When the Cubs played so well at the end of last season after floundering for much of the year, the attention, quite naturally, was on interim manager Mike Quade.
As it turns out, that was appropriate -- but partly because of things that happened, or didn't happen, while Lou Piniella was still the manager.
Kevin Millar, one of the Cubs' last cuts in spring training last year, told the ESPN radio affiliate in Chicago that Piniella's lack of communication was a huge problem, and ESPN.com published comments from Cubs left fielder Alfonso Soriano that backed up Millar's claim.
Millar told the radio station that Piniella didn't tell him in advance when he was going to play in spring training games, something that's considered standard operating procedure in the majors these days.
"I didn't get a chance to play with Lou, but I mean, there definitely was something missing," Millar said. "You have to have more organization and know who is going in the game that day.
"Listen, I played 12 years in the big leagues, and I sat there for nine innings in a spring training game and didn't know if I was playing or not playing. There's just common courtesy, to use an example personally. You know, 'Hey listen you're going in the fifth inning after Derrek Lee.' OK perfect. So you know to go get loose in the fourth or whatever it is. It's little things like that. The lineups were a big issue."
Soriano told ESPN.com, "We like to know when we play. We asked him (Piniella) in Atlanta (where the Cubs opened the season), 'Let us know when we play, and when we have a day off.' And he said, 'Yes,' but he never did it. That doesn't make everybody comfortable. (Quade) is different. If you're off on Friday, he told me like two or three days before. So that makes me play more hard for him, because he has a lot of respect for me. And he knows what he wants, and he knows how to treat the players."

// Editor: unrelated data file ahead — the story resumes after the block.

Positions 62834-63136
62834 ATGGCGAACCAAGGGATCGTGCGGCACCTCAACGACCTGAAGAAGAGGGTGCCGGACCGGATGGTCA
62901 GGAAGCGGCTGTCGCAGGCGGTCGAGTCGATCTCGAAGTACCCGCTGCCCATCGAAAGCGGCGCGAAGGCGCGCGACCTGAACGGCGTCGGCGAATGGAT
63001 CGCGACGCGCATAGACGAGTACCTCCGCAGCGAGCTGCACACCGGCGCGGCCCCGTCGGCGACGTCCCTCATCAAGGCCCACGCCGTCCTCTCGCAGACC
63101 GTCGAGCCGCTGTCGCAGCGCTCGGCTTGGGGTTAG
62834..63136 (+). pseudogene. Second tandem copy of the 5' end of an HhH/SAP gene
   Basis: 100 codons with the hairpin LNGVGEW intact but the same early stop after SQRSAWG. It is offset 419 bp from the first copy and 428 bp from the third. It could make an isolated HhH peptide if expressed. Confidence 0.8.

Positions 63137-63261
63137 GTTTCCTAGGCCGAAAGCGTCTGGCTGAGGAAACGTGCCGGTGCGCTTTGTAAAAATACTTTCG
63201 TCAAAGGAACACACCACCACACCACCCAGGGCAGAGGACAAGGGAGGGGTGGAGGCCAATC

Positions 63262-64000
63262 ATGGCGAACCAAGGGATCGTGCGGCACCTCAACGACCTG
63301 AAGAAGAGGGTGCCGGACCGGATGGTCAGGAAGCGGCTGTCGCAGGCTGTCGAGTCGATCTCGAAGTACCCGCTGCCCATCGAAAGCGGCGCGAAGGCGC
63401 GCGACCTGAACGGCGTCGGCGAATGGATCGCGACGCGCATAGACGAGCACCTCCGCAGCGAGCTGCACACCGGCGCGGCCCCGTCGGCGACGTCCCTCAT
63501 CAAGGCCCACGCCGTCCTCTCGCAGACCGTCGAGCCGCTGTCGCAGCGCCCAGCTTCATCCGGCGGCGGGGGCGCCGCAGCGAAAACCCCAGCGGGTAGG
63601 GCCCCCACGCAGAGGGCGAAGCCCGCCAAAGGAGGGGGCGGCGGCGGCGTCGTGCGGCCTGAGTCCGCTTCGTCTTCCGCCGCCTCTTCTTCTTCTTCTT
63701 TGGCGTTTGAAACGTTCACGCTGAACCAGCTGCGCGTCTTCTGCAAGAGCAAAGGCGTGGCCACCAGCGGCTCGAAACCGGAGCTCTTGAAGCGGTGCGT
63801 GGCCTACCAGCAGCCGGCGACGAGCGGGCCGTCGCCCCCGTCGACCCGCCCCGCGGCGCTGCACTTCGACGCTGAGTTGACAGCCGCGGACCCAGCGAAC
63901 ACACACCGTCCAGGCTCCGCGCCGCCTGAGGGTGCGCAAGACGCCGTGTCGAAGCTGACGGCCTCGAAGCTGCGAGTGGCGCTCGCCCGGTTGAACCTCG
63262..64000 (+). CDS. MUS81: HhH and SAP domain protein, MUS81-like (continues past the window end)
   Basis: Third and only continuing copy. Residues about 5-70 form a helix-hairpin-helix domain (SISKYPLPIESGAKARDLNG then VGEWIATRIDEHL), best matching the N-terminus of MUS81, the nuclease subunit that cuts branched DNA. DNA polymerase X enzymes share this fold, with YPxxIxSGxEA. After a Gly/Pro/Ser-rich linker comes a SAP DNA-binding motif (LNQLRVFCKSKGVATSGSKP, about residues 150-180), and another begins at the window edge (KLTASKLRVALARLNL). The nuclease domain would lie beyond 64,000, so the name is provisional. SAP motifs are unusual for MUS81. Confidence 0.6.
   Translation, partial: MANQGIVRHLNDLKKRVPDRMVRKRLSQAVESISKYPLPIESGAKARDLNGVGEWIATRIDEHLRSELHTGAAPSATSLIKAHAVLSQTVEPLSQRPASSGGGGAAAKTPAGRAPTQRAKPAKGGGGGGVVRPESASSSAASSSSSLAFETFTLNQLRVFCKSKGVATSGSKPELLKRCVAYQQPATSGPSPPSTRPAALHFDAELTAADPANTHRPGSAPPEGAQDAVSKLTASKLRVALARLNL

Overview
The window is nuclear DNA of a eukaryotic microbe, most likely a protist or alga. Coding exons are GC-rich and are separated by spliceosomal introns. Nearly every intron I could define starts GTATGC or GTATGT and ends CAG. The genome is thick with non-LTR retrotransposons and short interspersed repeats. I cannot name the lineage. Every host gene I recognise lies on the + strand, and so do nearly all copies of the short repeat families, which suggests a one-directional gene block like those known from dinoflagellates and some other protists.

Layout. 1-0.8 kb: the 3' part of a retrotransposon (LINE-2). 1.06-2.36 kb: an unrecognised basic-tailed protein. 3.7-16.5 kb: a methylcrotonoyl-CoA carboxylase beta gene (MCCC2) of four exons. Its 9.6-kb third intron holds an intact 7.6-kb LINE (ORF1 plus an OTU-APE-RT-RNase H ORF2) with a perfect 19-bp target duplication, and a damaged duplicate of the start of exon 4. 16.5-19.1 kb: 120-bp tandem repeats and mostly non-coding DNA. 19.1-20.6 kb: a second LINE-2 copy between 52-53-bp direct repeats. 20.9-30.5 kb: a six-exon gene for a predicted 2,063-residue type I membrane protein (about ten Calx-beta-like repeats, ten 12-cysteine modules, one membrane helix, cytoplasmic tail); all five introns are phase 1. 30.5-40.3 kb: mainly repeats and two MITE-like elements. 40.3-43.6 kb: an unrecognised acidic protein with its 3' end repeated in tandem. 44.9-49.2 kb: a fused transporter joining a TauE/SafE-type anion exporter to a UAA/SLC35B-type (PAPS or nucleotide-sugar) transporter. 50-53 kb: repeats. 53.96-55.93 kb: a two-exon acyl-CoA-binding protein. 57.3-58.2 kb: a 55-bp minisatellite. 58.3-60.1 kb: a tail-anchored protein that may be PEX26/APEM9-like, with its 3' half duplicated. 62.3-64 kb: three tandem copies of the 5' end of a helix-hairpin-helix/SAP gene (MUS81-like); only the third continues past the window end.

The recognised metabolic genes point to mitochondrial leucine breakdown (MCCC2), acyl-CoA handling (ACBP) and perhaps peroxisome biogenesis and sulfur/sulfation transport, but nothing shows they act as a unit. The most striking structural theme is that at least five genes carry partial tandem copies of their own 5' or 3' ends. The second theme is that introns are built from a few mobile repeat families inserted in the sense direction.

The Cubs went 24-13 at the end of last season after Quade took over. Piniella was not available for comment, according to the report.
--Entering his first full year as a big league manager, Mike Quade is going to be subject to scrutiny and second-guessing, even though he went 24-13 at the end of last season.
That's OK with him.
There were several moves in Sunday's 5-4 loss to the Pirates that left Quade open to the second-guessers among fans and media.
To wit, he allowed the right-handed hitting Reed Johnson face Pirates' right-handed closer Joel Hanrahan to lead off the ninth inning, instead of going with Kosuke Fukudome or Blake DeWitt, both left-handers.
And Quade played the infield back with runners at second and third with one out. The Pirates scored the go-ahead runs on an infield single and wide throw by shortstop Starlin Castro.
A day later, there were no regrets.
"It's too easy to go back and go, 'Wow, if we would have had the infield in there,'" Quade said before Monday's 4-1 victory over the Diamondbacks. "I can't give up the lead there, not when I've got the last at-bat. No way in heck. So I can't second-guess that.
"We talked about the decision to let Reed hit. Going into Fuke's walk the other day, he didn't have great numbers against Hanrahan. Who does? I figured I'd give Reed the at-bat there. We can debate that all day."
Quade and the media might debate it all day.
The one refreshing thing about Quade is that he does not shy away from strategy give-and-take with reporters, before and after games. On Monday, he even used the term "over-managing" when talking about using three relievers in the seventh inning.
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